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matahari 4 years, 5 months ago

woop de do and la de da, I was gonna do the math but 462 lbs for 9 large sounds like a good deal to me..... and btw LSD is $10 a hit now?

altho crack seems to be a bit expensive these days, according to whom? LPD? or is this a national data?

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matahari 4 years, 5 months ago

Oh scuse (no coffee yet)...9 mil! now that I can believe what the state determines, sorry for my errorl! I am laughing now

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imastinker 4 years, 5 months ago

$2000 for a pound of pot?

I didn't think it was that expensive, but what do I know?

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grammaddy 4 years, 5 months ago

It's not. What kind of pot was that?Must have been some Maui Woweee or some thing. Grown on Mars.

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Shane Garrett 4 years, 5 months ago

Mexican swag goes cheaper than Northern Lights, blue rhino, or humbolt county. So an avg of two grand a pound breaks down to less than 40.00 for 7 grams.

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somedude20 4 years, 5 months ago

sounds like the budget for Keith Richard's drugs when on tour

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frankwiles 4 years, 5 months ago

If sold and taxed at even just normal sales tax rates for Lawrence, that weed would have generated nearly $1.2 million dollars. And that's just in what they managed to confiscate. Silly drug war.

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Stuart Evans 4 years, 5 months ago

you guys are missing the point. at least they got like 1/2 of a percent of drugs off the streets, even though it was probably replaced in the market the very next day. The real good news here is that billions upon billions of dollars are still going to the cartels where it belongs and without any tax revenue brought to our local & national governments. Not only that, but the really good news is that the country still arrested more than 800,000 people last year causing lost wages and broken homes.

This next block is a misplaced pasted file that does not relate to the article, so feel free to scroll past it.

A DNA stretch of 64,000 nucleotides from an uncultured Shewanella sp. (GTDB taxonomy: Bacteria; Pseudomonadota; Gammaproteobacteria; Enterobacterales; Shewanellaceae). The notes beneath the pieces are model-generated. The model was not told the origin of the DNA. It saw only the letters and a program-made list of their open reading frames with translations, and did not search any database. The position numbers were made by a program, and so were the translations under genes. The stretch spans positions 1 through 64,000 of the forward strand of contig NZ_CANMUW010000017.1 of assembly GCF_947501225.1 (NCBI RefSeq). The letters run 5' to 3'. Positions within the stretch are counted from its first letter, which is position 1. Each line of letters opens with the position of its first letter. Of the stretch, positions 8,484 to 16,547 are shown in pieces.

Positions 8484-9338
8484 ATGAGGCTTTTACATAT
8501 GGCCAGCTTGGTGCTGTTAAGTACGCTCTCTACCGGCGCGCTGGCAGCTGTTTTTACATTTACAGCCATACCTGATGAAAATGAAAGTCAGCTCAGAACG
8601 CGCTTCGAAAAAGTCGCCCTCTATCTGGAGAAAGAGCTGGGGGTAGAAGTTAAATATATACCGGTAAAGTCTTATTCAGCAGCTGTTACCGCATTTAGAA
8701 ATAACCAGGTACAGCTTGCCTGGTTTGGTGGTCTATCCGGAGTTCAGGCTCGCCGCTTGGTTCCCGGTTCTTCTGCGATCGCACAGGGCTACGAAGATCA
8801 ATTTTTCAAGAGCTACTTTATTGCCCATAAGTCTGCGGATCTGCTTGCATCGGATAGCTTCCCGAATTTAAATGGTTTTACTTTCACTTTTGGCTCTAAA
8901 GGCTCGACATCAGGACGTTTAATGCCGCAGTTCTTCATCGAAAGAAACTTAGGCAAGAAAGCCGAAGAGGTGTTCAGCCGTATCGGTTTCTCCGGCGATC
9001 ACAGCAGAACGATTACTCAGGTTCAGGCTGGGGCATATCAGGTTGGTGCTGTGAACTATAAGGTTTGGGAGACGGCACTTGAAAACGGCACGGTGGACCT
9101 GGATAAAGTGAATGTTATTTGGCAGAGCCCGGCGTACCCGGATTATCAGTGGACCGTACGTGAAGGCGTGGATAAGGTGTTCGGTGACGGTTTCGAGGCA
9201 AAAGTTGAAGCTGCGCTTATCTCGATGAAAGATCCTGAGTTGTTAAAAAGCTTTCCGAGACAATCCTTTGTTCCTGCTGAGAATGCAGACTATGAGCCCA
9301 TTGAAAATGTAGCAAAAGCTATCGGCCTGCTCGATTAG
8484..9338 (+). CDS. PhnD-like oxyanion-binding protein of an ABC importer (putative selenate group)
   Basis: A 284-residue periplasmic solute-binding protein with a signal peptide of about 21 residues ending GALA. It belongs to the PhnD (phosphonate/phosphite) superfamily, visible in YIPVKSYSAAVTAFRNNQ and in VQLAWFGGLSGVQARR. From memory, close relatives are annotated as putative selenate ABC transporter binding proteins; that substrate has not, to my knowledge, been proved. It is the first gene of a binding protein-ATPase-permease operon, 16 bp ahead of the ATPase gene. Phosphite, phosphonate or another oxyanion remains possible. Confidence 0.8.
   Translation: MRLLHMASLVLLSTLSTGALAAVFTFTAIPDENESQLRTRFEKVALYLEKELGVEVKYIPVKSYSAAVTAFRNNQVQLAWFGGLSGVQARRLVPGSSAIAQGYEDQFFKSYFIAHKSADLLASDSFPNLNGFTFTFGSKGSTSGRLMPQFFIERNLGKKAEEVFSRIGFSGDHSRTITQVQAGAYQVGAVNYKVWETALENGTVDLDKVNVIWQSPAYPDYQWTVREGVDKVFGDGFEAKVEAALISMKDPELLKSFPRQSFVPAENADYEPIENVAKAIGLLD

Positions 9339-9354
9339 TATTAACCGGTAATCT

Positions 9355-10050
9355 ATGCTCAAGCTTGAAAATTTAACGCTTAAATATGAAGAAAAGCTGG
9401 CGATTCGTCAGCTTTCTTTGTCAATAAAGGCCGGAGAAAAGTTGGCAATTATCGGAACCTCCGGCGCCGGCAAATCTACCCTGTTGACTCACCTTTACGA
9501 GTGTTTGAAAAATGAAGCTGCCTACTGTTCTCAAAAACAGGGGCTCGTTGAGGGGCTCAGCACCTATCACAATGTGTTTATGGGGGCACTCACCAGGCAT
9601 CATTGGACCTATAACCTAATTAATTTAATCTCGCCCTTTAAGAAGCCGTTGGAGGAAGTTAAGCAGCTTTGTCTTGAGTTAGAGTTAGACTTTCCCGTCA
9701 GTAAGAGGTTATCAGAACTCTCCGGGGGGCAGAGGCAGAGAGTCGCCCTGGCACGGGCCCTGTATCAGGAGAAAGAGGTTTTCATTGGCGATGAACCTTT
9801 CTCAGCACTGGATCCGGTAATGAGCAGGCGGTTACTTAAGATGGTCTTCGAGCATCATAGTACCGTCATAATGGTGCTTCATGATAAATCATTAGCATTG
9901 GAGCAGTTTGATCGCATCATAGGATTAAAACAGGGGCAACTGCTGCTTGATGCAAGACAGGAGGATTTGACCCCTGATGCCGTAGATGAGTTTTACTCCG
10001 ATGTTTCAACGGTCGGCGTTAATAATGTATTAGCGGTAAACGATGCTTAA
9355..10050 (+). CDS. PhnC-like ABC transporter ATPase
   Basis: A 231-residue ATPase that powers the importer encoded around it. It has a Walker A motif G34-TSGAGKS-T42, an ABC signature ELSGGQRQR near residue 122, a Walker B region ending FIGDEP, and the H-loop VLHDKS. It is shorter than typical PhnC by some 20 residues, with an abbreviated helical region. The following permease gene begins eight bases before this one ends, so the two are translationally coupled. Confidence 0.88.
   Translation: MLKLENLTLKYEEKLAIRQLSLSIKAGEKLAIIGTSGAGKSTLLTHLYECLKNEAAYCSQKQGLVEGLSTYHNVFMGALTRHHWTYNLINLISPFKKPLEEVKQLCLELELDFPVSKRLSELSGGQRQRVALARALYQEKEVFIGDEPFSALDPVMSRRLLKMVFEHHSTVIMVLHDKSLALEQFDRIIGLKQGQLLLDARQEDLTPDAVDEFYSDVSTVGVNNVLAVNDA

http://www.leap.cc/cms/index.php

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rlmtyco 4 years, 5 months ago

The calculate the drug street value by as if the seller was selling it in very small doses, for example, weed.....they wouldnt break it down as lbs, they would calculate it as if the seller was selling 1/8's of it the whole time and multiple that out.

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Hektor 4 years, 5 months ago

If you view this a proxy for the relative levels of drugs on the street, it appears that LSD is basically extinct.

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Graczyk 4 years, 5 months ago

I, too, was surprised by the lack of LSD in the busts. LSD used to be ubiquitous.I think Ecstasy filled the niche that LSD used to occupy - at least for my little group of ahem experimenters.

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ralphralph 4 years, 5 months ago

This is really a "tip of the iceberg" situation. There is so much dope flowing up the highways that this doesn't really make a meaningful dent. The "interdiction" method of enforcement, basically involves just paying attention to passing traffic and looking for people who look like they might be smuggling drugs. This leads to some problems in the "driving while Mexican" area, but it manages to catch a surprising number of people. Unfortunately, the people caught tend to be the dumbest-of-the-dumb or the tweakiest-of-the-tweaky. The more sophisticated transporters seem to find it possible to drive through Kansas without exceeding 90 MPH or freaking out whenever a cop so much as looks at them, and they rarely get caught.